When I recently sent my twenty-two-year-old son to help move books from the warehouse, he observed with sarcasm: “You don’t know what that labour’s like.” So I had to tell him about how I started in 1991. I lived then in a studio in a housing estate in the Prague district of Bohnice. Fortunately, it was located on the ground floor. When a truck full of books arrived (at that time, at the beginning, books were published in huge numbers), I had to unload it and take the books inside all by myself. Then salesmen, often market sellers, came and paid either right away or never. And I carried the books out for them. I also took them to some Prague bookshops myself in a backpack. At other times, I rented a van and made rounds with a driver. I wrote invoices by hand at night. Until finally the accountant of one of the bigger customers pointed out to me that invoices did not have to be that extensive and written in whole sentences. At first, I did not have a telephone line – poor socialist infrastructure did not allow for the installation of a line in all flats. I would take a handful of coins and go to a telephone box where a long queue had been forming. I later got a telephone line for the bribe of 3,000 crowns.
I was twenty-eight and from the age of six, I had been determined to become, above all, a writer. I had no experience in the field, let alone in business, for there was no one to teach us how to do business in socialist Czechoslovakia. It was a new thing to me to pay for water and electricity too.
In the first years, it was more difficult to produce a book than to sell it. (Today, it’s the opposite: you can make anything and the key issue is to sell it.) The printing houses were overloaded. In socialist times, printing was allotted: the whole year was planned and it was given in advance how many copies of which book would be issued. Even if the printing houses had wanted to exceed the quota, they would not have got the paper. Suddenly anything could be printed what could not be published before. Those who had been in the field before - editors and employees of state publishing houses - had a great advantage. Many of those started their own businesses, borrowed attractive book titles and had acquaintances in the printing houses. At first, I was just scraping the barrel. The first bestseller I published was an English textbook on English-speaking countries. Hundreds of thousands were sold. However, if I look back on how much the printing cost me at that time, even today, after twenty-five years, when the average salary is ten times higher, I would print it cheaper.
Then I got lucky. I bought the famous bestseller Men Are from Mars, Women Are from Venus. Possibly more than hundred and fifty thousand copies have been sold up to this day. I rented a warehouse space, sold my studio on the ground floor and moved to a bigger place. The Práh publishing house soon established itself on the Czech book market. However, the nineties were stormy and turbulent. Companies emerged and disappeared, instant success often ended in a rapid fall. Práh survived it all. Although I founded it with the initial capital of ten thousand crowns, I have managed never to owe anyone. In the twenty-five years of its existence, Práh has never made a single payment late, unless by an accounting mistake. It has never been in loss by the end of the year. How is this possible? Perhaps thanks to a certain economy. I have always worked from home – I do not have to pay for an office. I do not have employees – I outsource all work. Nevertheless, Práh now publishes forty books a year and belongs, both with respect to its turnover and the number of titles published, to mid-sized publishing companies. It has published a number of famous and prestigious titles, among them Madeleine Albright’s memoirs and Walter Isaacson’s biography of Steve Jobs. It has also published books for children and teenagers by Renáta Fučíková, Anna Novotná, Alena Ježková, Uri Orlev, Lucie Lomová and others.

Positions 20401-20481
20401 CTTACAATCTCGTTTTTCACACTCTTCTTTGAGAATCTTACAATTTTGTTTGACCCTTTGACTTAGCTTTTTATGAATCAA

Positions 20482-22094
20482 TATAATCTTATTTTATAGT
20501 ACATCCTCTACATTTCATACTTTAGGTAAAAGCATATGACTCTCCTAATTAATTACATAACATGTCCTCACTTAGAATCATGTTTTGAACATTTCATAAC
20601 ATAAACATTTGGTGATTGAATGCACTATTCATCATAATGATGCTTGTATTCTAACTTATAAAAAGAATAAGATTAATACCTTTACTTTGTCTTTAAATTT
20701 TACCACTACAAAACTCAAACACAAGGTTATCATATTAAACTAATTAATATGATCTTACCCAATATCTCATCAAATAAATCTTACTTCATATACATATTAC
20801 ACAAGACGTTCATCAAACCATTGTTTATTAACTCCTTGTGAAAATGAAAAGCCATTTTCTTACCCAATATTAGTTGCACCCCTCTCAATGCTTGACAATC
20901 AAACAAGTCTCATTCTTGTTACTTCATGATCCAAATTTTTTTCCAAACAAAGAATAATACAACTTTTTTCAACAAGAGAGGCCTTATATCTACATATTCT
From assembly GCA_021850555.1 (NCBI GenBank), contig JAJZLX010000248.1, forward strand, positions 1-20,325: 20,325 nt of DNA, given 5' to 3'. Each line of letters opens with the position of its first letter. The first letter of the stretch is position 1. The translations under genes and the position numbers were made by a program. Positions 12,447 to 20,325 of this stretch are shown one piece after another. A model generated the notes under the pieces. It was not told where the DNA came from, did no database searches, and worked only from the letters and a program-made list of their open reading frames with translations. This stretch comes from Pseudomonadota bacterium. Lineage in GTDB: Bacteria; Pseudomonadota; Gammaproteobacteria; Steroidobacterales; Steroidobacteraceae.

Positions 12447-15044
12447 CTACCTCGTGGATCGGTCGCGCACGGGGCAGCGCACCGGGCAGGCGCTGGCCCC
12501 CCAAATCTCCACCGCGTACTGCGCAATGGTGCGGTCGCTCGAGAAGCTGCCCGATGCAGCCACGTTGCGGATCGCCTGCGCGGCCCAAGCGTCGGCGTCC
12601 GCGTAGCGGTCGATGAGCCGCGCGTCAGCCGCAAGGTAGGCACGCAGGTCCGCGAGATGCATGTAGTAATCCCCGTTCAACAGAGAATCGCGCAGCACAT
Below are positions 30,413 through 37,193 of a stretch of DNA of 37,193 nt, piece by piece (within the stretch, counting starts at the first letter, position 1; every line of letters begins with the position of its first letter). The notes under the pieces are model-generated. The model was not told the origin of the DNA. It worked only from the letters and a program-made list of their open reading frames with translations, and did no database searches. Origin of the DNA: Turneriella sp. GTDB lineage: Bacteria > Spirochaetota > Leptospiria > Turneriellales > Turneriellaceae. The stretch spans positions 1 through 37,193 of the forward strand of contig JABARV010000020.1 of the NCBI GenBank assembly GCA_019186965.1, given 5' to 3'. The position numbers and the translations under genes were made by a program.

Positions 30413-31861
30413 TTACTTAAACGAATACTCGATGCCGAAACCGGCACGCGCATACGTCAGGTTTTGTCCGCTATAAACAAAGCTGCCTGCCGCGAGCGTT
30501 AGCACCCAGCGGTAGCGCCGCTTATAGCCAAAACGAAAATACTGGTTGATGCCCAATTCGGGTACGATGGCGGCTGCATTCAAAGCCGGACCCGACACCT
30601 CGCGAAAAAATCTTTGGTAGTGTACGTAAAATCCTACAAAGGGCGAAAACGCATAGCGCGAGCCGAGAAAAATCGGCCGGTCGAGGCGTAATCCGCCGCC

Nevertheless, I have to take into consideration that I am getting old and I would not like the company to become old-fashioned. This is why I recently welcomed new blood – student of the Faculty of Social Sciences Jakub Kadlec. Thanks to him, our website and Facebook page have come back to life. He will look after them with as much care as he will look after you, our dear and respected customers. I will thus be able to devote more time to my main mission - writing, although I continue to be and will long be indispensable for Práh.